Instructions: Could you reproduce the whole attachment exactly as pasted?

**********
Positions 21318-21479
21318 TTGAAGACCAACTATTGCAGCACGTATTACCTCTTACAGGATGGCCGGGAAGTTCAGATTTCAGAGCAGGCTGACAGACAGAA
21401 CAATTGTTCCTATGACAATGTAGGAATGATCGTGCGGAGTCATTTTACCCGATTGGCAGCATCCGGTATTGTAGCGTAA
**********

Positions 21318-21479
21318 TTGAAGACCAACTATTGCAGCACGTATTACCTCTTACAGGATGGCCGGGAAGTTCAGATTTCAGAGCAGGCTGACAGACAGAA
21401 CAATTGTTCCTATGACAATGTAGGAATGATCGTGCGGAGTCATTTTACCCGATTGGCAGCATCCGGTATTGTAGCGTAA